Learning from a journalistic ‘dead head’

Author and guest lecturer Sandra Martin with college hosts Ted Barris and Ellin Bessner.

Author and guest lecturer Sandra Martin with college hosts Ted Barris and Ellin Bessner (l-r).

The ability to celebrate life in the face of death takes a special talent.

Sandra Martin, obituary writer for the Globe and Mail, explained how she practices her craft in a recent talk to journalism students at Centennial College’s East York campus. Martin discussed her book Working the Deadbeat: 50 Lives that Changed Canada.

Martin started by noting how her occupation can make others uneasy.

“I have come to accept that people take a step back when they hear what I do for a living, as though I have something catching,” she said.

She acknowledged how even her colleagues consider her role the “Siberia of journalism.” But there are other forces in play generating such strong responses to this writer.

“They think of me as a symbol of death. I think we are a little afraid of death and as a society we are very afraid of death,” she said.

Martin is clear about the reason for her work.

“The real purpose of obituaries is to construct a narrative about people’s lives in the context of their time,” she said. “They are also vibrant building blocks of a country’s social and cultural history.”

History making can be an exacting science when accuracy is paramount and deadlines are tight.

“Obituaries are usually written under extreme deadline pressure,” Martin said. “They are the final word on somebody’s life. So you have to get it right. There are no follow-ups.”

As a journalist, she said she is not writing eulogies for the recently departed. Rather, she believes she has an obligation to report the truth as she sees it.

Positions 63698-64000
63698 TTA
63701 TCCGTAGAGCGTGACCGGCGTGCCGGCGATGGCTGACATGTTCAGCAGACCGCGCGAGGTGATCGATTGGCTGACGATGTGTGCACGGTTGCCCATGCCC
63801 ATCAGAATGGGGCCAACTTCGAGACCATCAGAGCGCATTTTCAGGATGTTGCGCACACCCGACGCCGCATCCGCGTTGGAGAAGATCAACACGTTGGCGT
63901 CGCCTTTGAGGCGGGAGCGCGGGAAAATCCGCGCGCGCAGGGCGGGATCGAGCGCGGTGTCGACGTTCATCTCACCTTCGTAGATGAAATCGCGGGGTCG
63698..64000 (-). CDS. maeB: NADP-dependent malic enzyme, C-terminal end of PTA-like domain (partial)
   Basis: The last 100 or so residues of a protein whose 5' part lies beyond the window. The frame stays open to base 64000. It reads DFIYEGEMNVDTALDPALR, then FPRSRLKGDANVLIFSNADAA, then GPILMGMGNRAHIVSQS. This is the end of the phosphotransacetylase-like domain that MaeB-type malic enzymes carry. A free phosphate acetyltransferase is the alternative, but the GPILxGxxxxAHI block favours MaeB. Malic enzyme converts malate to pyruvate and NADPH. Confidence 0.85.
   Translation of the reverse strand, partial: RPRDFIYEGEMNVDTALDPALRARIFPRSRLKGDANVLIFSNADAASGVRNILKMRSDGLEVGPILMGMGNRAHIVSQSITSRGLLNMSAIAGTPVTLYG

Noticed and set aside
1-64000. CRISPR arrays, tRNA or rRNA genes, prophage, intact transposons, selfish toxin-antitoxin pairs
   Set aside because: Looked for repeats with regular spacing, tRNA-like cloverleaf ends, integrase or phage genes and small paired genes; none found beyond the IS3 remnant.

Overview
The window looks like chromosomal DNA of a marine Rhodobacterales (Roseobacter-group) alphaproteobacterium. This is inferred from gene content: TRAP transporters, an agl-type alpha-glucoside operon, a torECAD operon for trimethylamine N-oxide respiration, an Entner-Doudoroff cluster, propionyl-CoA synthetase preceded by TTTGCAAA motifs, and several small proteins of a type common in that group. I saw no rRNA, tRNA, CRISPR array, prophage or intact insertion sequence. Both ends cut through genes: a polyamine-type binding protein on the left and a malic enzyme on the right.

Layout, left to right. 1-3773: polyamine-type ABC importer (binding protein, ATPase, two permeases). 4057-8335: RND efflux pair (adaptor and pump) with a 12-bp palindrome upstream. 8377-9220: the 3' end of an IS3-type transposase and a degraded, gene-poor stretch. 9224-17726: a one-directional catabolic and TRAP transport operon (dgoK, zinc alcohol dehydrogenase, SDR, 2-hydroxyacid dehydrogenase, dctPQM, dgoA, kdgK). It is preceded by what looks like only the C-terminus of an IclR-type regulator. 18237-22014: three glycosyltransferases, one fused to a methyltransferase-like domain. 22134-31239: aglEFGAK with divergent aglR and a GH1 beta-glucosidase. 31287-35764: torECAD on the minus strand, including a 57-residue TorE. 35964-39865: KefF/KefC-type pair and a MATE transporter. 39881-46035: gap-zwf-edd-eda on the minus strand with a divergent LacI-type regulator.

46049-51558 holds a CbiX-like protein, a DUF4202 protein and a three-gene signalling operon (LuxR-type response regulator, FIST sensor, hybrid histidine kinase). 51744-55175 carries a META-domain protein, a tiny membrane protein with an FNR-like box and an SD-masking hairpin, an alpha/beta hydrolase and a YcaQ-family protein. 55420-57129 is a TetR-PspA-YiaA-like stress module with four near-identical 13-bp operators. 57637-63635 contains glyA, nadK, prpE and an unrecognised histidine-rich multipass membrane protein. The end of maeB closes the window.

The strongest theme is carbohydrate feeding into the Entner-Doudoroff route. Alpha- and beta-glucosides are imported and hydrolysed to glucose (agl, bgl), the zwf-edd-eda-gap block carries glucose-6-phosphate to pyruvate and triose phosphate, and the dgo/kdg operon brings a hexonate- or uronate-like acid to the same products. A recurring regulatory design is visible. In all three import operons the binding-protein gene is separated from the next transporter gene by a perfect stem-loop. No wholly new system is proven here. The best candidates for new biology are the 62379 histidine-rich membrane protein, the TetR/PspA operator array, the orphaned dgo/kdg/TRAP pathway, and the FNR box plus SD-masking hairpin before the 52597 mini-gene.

“That means including the quirks as well as the triumphs; the faults as well as the achievements,” Martin said.

For example, when writing about Bertha Wilson, the first woman appointed to the Supreme Court of Canada, Martin described how Wilson helped give meaning to Canada’s newly minted Charter of Rights and Freedoms. Wilson argued for a woman’s right to choose, for spousal abuse as a defence for manslaughter and for a refugee claimant’s right to be heard. Martin did not shy away from describing the jurist’s stubborn and difficult streak.

Throughout her career as an obituary writer, Martin has dealt with grieving relatives and the daunting task of describing complete lives in an impossibly short space. But her dedication to the craft has never waivered.

“I want my subjects to breathe one more time on the page,” she said.

Her “most important Canadian?”

“Pierre Trudeau. He made this country modern. He changed this country enormously. In terms of what happened between Quebec and the rest of Canada, the Charter, multiculturalism, the alienation of the West with the National Energy Program.  He had a tremendous impact on this country.”

YouTube Video: Sandra Martin, author of Working the Dead Beat: 50 Lives that Changed Canada

About this article

By: Theresa Spohn
Posted: Feb 5 2013 5:13 pm
Filed under: Arts & Life Features

1 Comment on "Learning from a journalistic ‘dead head’"

  1. Deanna McDermott | February 9, 2013 at 3:01 am |

    Truly a unique career choice that requires speed and creativity but not everyone’s cup of tea. Nicely written -succinct and captivating!

Comments are closed.